Good day to all. Today I bring you a selection of tunes that reflects the cross-pollination of Africa and Cuba. Music that injects Afro into Cuban and Cuba into Africa. Danzón, Son, Cuban jazz, Rumba, Boogaloo, Salsa, Mambo; those rhythms came from the African continent in the first place. Large numbers of African slaves and European (mostly Spanish) immigrants came to Cuba and brought their own forms of music to the island.
In the 50’s and 60’s New York was the birthplace of Boogaloo (or Bugalu) and Mambo and other Afro-Cuban inspired rhythms like Salsa. Latin youth culture flourished during those days and the trends and styles of the barrios of downtown Bronx and Spanish Harlem were eagerly copied by African musicians on the other side of the ocean. Sort of a global village in fact. Africa dissolved Latin rhythms within it’s own music, so the circle was round.
I start this selection with a rare album, released originally in France on African Records in 1970, that features the talents of Le Grand Kalle, Don Gonzalo and Manu Dibango as L’ African Team.
‘Africa Boogaloo’ and ‘Boogaloo la Fontaine’ are two tracks from this album that could easily have been recorded for Fania or Tico but were made in Africa. On both tracks Manu Dibango & Kalle sing and play, the groove is tight and mesmerizing.
Of all African musicians Manu Dibango surely must have been one of the most succesful and busiest working showman around the globe. He can be heard with the Fania All Stars on an album that was recorded in New York’s Yankee Stadium on August 24th, 1973. The event was a concert, organised by Fania Records under the title Nuestra Cosa -best translated as ‘Our Latin Thing’. Forty thousand souls, mostly from the barrios of Manhattan and the Bronx, turned to welcome Mongo Santamaria’s Septet, El Gran Combo from Puerto Rico and the Fania All Stars featuring Manu Dibango. Although the New York concert ended prematurely due to chaos and riots caused by the public’s enthousiasm, the track ‘Soul Makossa’ was re-recorded during another concert by the same line-up in San Juan. Hear Manu Dibango introducing his big hit ‘Soul Makossa’ to an ecstatic crowd….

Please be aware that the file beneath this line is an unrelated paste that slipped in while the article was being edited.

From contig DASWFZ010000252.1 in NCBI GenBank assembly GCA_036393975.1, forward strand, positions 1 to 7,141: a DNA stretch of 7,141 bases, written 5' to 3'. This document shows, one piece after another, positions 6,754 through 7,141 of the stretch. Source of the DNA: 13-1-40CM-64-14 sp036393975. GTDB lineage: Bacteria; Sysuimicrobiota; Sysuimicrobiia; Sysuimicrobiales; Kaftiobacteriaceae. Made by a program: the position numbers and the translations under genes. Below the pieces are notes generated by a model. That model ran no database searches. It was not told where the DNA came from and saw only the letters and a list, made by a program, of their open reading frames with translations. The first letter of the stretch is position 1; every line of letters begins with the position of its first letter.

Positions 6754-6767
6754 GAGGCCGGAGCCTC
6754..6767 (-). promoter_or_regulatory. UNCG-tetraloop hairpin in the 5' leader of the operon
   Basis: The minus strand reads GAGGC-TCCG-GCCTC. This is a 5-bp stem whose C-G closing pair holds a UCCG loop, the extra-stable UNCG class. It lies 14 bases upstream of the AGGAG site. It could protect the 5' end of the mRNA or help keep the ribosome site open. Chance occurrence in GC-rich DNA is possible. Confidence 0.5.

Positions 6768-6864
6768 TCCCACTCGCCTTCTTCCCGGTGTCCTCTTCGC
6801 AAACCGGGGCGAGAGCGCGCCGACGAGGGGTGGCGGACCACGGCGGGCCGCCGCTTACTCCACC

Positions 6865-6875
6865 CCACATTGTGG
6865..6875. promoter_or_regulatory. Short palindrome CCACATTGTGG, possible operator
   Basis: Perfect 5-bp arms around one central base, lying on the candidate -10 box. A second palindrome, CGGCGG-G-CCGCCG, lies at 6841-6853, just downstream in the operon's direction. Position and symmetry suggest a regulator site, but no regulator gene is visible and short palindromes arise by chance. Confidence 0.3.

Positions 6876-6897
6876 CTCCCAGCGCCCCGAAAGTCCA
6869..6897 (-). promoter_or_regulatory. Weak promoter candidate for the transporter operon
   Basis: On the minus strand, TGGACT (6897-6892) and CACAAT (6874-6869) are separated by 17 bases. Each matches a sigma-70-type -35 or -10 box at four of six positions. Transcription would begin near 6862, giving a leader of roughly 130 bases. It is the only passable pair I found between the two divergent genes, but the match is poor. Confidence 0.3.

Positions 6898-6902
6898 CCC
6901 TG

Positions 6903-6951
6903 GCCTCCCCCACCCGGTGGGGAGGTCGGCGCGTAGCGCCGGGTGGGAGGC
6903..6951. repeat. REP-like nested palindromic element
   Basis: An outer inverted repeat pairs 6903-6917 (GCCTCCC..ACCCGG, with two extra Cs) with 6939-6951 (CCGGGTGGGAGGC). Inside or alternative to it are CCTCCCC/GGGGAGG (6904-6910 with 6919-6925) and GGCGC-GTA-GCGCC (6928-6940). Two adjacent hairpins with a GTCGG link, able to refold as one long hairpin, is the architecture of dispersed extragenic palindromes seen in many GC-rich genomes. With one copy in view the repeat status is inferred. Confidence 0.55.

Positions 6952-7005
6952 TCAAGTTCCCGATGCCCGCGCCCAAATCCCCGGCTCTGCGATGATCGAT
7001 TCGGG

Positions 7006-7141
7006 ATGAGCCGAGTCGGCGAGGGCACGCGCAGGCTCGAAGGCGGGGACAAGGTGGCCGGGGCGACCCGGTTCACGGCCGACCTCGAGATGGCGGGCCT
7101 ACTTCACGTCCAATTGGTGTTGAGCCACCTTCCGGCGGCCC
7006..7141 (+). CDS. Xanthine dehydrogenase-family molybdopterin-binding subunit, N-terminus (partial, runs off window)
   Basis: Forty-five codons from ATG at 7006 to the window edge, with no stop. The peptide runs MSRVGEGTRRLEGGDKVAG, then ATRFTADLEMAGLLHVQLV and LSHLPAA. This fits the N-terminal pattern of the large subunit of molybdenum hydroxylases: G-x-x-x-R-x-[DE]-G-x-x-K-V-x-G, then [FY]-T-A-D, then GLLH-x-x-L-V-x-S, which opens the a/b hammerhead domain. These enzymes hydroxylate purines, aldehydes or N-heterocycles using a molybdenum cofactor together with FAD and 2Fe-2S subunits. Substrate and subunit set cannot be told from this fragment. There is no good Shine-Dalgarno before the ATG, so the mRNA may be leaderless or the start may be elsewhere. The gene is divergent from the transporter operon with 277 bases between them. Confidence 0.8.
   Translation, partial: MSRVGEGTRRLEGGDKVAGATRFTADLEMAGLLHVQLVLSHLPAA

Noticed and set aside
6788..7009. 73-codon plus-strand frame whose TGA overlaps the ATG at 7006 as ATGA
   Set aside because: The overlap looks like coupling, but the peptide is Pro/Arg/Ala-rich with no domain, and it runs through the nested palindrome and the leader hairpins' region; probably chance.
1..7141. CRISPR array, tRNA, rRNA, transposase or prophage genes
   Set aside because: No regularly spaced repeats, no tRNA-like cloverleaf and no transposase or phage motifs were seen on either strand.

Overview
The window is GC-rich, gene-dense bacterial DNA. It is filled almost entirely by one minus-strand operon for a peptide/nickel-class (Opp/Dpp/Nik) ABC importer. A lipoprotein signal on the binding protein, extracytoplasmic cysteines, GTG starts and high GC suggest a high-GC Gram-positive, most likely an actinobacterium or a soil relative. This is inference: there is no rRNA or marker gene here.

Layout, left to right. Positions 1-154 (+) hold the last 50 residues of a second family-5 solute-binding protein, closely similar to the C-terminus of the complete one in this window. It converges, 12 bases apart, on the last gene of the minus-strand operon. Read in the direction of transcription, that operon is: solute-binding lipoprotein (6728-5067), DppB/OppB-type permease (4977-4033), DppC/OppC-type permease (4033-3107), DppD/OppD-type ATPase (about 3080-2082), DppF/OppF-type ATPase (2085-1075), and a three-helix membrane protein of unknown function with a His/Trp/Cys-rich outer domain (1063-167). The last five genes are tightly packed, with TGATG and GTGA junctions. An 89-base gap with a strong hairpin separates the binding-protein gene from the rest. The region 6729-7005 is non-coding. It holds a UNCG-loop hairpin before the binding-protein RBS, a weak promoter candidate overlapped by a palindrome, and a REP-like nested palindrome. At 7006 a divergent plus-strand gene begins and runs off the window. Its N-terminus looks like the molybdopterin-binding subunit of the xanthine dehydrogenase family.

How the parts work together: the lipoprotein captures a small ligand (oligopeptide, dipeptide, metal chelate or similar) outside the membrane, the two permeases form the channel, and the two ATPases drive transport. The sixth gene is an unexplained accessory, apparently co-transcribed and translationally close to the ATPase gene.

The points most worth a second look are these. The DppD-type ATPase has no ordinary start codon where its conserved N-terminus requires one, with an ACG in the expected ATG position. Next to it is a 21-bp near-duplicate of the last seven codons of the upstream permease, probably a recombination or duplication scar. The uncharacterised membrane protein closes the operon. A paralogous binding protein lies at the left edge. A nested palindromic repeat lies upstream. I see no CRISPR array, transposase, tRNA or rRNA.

Ray Barretto needs no further introduction. His musical career spans many decades and he was without a doubt one of the great Latin musicians who is widely credited as the godfather of Latin Jazz. In 1960, Barretto was a house musician for the Prestige, Blue Note and Riverside labels. New York had become the center of Latin music in the United States and a style called “Charanga” was the Latin music craze of the time. He never forgot the African roots of his music as ‘Abidjan Revisited’ proves, a slice of uptempo conga madness and flute while Manu Dibango is namechecked in the lyrics.
In the year 2009 African Boogaloo was being re-discovered by Europeans and Africans alike. The excellent compilation ‘Africa Boogaloo’, with stunning artwork proves just that. This package presents a range of tracks from the 50s through the 70s – some of the earliest African interpretations of Latin styles that blend with grooves like Congolese Rumba; AFRO & F.U.N.K.Y. Latin Jazz.
Titles include “A Moins Que Namikosa” by Orchestra OK Jazz, “Rampa Rampa” by Orchestre Yaya Mas, “Quiero Wapacha” by Charles Lembe, “Ven Y Ven Y Ven” by Orchestre OK Jazz, “Vamos A Bailar” by Rio Band, “Guantanamo” by Laba Sosseh, “On Verra Ca” by Orchestre Baobab, “Mi Guajeo” by Orchestre N’Guewel, “N’Niyo” by Amara Toure, “Il N’Est Jamais Trop Tard” by Pierre Tchana & Orchestre Poly Rhythmo, “Africa Boogaloo” by Le Grande Kalle with Don Gonzalo & Manu Dibango and “Adigbedoto” by Gnonnas Pedro.
The best news is that most of the selections come from albums or CD’s that are still available! Or have been re-issued with new packages and liner notes. Click the titles to see where you can purchase this great music. Caliente!